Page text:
Most recent posting below. See other articles in the column to the right.
(ARA) - Seventeen million pre-kindergarten through 12th grade students in the U.S. will get at least some of their education virtually by 2015, according to new research from Ambient Insight. More than four million of these students will get their entire educations virtually, from full-time virtual schools.
While each family has its own reasons for choosing full-time virtual schools, the most common driver is the ability for a student to work at his own pace and level, regardless of what other students are doing. The proliferation and proven success of virtual schools like the national network of Connections Academy schools has also fueled the e-learning education boom. "More parents today know about the solid academic track record of virtual schools. They see that technology helps deliver a more personalized education for their children, so that students' studies are tailored to their abilities, needs, and interests," says Connections Academy's Senior Vice President for Curriculum and Instruction, Dr. Patricia Hoge. "Virtual schools are increasingly the go-to option for students who aren't thriving in a traditional bricks-and-mortar classroom setting."
Virtual schools can be a great alternative for lots of different kinds of students -- whether they're ahead or behind their peers, have learning challenges, are pursuing athletics or a host of other circumstances. Yet despite the growing popularity of virtual education, some parents still don't know how virtual schools work, or hold onto outdated or incorrect viewpoints on this latest education innovation.
Here are educators' top K-12 e-learning facts to help parents understand virtual education today:
Fact: Virtual public school is not home school
The two are very different. Virtual public schools deliver public education in the comfort of the student's home. Like all public schools, they are tuition-free to students. State-certified teachers deliver a rigorous curriculum that correlates to state standards. Schools provide students with a variety of curriculum materials and learning resources - sometimes even computers. Virtual private schools are also available.
Fact: Not all virtual schools are created equal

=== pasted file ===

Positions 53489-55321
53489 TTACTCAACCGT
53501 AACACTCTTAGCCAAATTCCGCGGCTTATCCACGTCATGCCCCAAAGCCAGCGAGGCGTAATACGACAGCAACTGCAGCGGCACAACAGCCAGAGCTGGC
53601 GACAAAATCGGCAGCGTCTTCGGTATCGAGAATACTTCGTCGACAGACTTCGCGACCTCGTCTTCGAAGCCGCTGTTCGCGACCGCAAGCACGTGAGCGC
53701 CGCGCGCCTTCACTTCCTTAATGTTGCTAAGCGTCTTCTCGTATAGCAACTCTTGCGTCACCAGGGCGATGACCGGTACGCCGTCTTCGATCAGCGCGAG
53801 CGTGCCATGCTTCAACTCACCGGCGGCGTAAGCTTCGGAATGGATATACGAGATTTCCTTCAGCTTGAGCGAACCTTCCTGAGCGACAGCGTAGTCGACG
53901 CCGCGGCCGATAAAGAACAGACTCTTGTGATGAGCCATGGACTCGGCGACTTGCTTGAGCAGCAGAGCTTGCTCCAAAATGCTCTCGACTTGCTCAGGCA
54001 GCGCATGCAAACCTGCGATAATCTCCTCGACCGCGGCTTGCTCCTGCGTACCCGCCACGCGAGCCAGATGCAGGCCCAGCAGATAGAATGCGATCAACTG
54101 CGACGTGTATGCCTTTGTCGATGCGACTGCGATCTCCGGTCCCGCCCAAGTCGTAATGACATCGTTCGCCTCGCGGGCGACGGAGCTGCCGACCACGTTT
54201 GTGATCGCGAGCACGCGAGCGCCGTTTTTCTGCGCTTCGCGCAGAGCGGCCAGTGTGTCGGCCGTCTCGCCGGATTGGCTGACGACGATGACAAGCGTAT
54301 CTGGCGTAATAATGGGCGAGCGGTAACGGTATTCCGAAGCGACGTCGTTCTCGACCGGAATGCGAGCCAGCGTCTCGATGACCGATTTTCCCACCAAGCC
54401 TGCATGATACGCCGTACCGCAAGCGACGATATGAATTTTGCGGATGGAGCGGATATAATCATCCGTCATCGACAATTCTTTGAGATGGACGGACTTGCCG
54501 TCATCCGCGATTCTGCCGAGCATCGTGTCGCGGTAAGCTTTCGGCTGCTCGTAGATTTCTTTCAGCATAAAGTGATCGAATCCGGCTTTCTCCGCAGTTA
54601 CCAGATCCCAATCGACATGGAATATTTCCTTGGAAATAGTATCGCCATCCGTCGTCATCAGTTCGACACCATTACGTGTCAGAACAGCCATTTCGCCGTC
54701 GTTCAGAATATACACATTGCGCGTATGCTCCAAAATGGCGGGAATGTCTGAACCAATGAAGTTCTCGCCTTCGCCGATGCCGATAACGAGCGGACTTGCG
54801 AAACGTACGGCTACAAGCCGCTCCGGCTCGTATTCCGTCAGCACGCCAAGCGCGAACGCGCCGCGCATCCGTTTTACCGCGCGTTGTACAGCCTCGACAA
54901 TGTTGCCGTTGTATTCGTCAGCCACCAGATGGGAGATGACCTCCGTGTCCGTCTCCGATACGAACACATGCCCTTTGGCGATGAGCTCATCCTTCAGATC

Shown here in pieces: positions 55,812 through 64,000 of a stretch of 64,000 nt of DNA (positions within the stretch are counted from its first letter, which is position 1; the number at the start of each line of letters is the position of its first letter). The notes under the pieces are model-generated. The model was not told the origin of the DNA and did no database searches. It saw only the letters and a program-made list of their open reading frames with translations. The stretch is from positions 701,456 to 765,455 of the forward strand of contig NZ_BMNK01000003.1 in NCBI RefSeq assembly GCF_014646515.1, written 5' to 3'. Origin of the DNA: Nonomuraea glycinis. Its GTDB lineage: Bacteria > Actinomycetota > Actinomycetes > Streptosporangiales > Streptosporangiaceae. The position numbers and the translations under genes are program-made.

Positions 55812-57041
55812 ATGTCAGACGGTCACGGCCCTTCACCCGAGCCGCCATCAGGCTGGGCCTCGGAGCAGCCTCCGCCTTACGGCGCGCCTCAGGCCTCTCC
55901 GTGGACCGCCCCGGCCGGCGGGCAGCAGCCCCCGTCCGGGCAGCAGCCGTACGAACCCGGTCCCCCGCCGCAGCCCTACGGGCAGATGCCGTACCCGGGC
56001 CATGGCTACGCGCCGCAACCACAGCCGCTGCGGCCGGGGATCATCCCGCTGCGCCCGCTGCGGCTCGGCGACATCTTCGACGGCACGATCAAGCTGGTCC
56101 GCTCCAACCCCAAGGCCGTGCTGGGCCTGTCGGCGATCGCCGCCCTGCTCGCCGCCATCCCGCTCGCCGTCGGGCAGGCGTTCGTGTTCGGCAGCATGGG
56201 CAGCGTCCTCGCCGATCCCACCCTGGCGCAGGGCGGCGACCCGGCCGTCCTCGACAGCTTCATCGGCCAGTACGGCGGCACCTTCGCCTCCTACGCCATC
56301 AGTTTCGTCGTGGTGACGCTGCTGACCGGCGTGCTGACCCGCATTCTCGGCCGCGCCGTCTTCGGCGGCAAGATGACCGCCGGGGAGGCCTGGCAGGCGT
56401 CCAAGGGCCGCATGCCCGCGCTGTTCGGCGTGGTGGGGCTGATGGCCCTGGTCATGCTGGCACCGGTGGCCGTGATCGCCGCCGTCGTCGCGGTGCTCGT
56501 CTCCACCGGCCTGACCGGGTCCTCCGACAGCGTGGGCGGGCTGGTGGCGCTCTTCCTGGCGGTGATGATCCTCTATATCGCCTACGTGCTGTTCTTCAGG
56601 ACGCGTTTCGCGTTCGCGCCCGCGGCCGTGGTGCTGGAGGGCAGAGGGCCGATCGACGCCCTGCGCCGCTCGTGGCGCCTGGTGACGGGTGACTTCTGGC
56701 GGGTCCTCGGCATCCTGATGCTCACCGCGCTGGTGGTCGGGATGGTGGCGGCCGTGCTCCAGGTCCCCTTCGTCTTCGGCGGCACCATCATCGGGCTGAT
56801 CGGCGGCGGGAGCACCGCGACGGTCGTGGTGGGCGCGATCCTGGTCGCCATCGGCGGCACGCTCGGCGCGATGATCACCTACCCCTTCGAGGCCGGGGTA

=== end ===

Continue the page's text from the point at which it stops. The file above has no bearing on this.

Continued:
Parents need to do their homework to pick a high quality virtual school that's the best fit for their child. Look for a school with a track record of delivering student academic achievement and high levels of parent and student satisfaction. Other key quality benchmarks include: accreditation from AdvancED; full-time, certified and highly qualified teachers; state-of-the-art technology resources; and community activities like clubs and field trips for students.
Fact: Certified teachers do the teaching
At Connections Academy full-time virtual schools, students learn at home under the guidance of a certified teacher. Assisting the student in day-to-day activities is an adult Learning Coach, who is typically a parent, but also could be another family member or responsible adult caregiver. The teacher works directly with both the student and Learning Coach to develop an individual learning plan, provide instruction and evaluate assignments.
Fact: Students use textbooks, pencils, microscopes and interactive curricula
In virtual schools, the computer is a tool for teachers and parents to manage and track assignments, communicate (along with the phone) and deliver interactive curricular materials. However, students complete many assignments "unplugged," and spend time reading textbooks, using workbooks, reading library books and doing hands-on experiments - just like a traditional school.
Fact: Students regularly socialize and interact with peers
Virtual students have opportunities to interact with each other. Just like all kids, they choose to IM, text, or talk to each other on the phone. Connections Academy sets up a number of field trips each month so students can get together as a group. Many of the students also find that the flexibility of virtual education makes it possible to be involved in activities, such as sports and volunteering.
In many states, parents can still enroll their children in full-time virtual school programs for the coming school year. In states where virtual public schools are not available there are fee-based virtual private school options.
Add a Comment
- August (1)
- August (5)
- July (2)
- August (3)
- August (9)